But it seems the French have a much more complciated view of what the word ‘sacred’ means. To them, sacred exists purely in the religious sense and denotes things that are divine, sacred and superior to the populace; it is contrary to the idea of the average Joe Bloggs. Several times throughout our discussion people made reference to the enlightenment and the search for reason as an antidote to that which was religious and dogmatic. They also referred to the revolution, although there was a dispute between whether the important date was 1789 (the date King Louis was imprisoned) or whether it was 1793 (the date he was actually killed), as putting an absolute end to everything that is ‘sacred’. This act gave Joe Bloggs the ability to make a name for himself, rather than having to bow down to the sacred and unquestionable divine right of the King – the foundation of the French Republic.
And while I appreciate and respect the foundation of the republic, (I am a big fan of direct or representative democracy myself), I am still left confuzzled. Just because you got rid of the King and his silly divine rights a couple of hundred years ago, surely doesn’t mean that you now have a ‘god given’ right to disrespect everything that has ever been held important to others? But it seems people were more caught up in defining what sacred means, than in giving me any indication of what might be sacred or highly important to the French as a culture.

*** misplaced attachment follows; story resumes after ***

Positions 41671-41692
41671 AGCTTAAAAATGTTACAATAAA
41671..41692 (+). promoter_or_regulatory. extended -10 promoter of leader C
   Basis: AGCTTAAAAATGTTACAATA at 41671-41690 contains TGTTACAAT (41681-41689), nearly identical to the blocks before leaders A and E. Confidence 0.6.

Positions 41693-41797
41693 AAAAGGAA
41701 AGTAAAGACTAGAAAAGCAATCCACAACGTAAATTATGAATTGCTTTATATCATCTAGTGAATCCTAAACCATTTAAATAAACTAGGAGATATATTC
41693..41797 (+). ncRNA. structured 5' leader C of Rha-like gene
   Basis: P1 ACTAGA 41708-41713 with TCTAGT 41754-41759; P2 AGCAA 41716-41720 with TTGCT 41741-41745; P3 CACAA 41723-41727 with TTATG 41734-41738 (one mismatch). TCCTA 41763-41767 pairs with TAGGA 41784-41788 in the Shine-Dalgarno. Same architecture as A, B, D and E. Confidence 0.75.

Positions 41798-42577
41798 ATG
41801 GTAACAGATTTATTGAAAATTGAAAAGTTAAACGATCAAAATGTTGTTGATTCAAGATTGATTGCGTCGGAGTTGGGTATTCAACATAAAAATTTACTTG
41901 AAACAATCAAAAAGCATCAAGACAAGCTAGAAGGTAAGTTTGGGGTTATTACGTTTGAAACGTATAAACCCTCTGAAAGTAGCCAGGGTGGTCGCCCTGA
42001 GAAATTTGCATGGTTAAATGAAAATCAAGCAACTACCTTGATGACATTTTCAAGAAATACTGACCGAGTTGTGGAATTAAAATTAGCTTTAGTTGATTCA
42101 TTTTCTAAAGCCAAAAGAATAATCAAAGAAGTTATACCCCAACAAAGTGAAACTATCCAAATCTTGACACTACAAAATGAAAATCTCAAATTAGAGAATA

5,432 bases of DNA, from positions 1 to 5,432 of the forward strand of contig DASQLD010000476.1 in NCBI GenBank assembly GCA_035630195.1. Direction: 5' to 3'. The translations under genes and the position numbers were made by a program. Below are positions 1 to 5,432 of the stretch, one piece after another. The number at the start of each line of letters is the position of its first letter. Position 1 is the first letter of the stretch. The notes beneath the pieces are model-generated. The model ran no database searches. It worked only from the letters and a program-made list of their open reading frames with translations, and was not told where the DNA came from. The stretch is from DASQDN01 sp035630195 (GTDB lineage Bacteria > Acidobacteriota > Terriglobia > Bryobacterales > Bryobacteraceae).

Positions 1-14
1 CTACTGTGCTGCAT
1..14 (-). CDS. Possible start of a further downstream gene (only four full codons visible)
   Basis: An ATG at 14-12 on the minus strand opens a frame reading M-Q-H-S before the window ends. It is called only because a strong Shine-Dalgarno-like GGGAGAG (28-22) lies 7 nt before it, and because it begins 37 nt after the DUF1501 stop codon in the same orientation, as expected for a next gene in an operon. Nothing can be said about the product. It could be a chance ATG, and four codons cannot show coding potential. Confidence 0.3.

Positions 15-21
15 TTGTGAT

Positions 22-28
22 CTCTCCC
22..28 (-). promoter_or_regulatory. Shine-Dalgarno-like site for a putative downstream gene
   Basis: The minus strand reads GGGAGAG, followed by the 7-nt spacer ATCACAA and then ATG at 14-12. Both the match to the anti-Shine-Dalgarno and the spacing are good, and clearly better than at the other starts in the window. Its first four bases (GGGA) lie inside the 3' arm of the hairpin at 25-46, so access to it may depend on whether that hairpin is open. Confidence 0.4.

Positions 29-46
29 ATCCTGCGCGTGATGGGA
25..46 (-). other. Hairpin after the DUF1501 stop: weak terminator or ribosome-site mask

The most satisfactory answer I received was that as a society there isn’t anything sacred, apart from the liberty of expression which necessarily mocks everything and anything, including the most sacred. So no, there isn’t anything sacred in French culture. As individuals, however, everyone will have something sacred, be it a religious value or what not; but as France is a laïque (secular) country, these most sacred values must be kept private, kept to oneself or shared only in their most intimate relationships.